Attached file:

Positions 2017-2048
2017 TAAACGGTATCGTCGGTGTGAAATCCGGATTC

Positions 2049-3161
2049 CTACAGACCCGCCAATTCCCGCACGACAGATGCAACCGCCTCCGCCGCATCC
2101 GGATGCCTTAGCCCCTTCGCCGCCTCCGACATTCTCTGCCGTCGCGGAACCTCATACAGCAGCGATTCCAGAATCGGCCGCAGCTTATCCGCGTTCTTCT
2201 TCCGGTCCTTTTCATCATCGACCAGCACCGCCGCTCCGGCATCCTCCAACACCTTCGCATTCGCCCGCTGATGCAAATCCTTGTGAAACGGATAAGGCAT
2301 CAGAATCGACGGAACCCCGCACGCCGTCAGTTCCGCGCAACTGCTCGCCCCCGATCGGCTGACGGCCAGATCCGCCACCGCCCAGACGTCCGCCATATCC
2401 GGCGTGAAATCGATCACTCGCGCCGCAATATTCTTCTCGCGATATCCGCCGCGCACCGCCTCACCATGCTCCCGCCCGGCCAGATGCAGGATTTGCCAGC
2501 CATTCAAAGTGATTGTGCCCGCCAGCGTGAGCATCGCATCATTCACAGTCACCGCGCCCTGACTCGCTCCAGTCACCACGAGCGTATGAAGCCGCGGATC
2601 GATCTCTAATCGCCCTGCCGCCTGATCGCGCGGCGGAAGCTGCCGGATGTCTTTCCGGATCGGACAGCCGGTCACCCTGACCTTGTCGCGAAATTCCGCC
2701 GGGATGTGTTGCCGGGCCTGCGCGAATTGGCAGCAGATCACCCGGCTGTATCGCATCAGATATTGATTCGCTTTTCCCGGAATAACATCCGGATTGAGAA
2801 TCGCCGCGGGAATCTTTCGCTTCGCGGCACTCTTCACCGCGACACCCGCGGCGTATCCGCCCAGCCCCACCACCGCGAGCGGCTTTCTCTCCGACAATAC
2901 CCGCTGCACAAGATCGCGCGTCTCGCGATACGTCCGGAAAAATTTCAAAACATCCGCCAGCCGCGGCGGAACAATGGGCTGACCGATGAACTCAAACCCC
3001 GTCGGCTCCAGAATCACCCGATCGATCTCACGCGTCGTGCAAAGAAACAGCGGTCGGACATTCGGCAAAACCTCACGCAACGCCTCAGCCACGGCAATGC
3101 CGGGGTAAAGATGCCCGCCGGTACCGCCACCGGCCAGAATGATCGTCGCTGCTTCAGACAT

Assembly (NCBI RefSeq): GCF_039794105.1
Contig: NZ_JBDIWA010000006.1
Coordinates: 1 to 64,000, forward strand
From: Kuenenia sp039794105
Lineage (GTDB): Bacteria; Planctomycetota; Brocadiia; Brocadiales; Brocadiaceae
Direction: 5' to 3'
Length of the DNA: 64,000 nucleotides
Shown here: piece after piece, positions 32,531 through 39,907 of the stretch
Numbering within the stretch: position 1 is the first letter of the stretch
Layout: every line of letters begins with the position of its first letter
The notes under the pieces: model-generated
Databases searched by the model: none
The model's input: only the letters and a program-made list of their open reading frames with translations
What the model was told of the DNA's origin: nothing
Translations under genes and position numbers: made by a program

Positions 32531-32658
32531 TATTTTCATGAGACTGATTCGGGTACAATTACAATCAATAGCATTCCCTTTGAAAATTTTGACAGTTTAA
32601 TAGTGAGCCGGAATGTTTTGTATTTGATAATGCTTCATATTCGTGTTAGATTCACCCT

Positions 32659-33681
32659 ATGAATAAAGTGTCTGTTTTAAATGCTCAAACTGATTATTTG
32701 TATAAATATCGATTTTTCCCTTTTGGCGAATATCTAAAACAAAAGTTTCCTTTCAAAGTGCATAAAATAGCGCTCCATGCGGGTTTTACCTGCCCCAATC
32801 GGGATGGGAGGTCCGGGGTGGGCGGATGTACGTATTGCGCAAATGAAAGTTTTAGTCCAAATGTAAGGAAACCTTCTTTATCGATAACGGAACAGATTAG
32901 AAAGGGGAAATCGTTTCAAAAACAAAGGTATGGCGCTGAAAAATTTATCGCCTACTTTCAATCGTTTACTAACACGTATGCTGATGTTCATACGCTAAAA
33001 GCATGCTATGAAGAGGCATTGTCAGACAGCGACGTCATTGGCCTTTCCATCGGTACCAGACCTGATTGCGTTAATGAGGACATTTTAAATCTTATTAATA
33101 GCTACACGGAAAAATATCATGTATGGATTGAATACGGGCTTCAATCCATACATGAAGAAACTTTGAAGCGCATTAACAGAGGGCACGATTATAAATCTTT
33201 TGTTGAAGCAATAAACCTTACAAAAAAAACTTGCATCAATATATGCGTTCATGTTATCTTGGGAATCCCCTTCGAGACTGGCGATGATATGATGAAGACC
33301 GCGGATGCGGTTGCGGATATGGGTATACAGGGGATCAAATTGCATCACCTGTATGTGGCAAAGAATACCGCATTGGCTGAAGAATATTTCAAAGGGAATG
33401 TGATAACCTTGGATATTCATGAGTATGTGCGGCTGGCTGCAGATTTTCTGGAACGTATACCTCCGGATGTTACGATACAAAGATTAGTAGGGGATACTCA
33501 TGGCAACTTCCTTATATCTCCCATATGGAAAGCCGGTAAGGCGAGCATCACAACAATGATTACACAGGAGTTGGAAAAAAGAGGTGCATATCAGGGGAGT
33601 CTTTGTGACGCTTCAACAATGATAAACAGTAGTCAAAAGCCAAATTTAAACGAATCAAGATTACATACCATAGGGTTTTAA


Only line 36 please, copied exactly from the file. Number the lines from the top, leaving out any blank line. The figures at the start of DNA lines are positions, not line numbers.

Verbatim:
32701 TATAAATATCGATTTTTCCCTTTTGGCGAATATCTAAAACAAAAGTTTCCTTTCAAAGTGCATAAAATAGCGCTCCATGCGGGTTTTACCTGCCCCAATC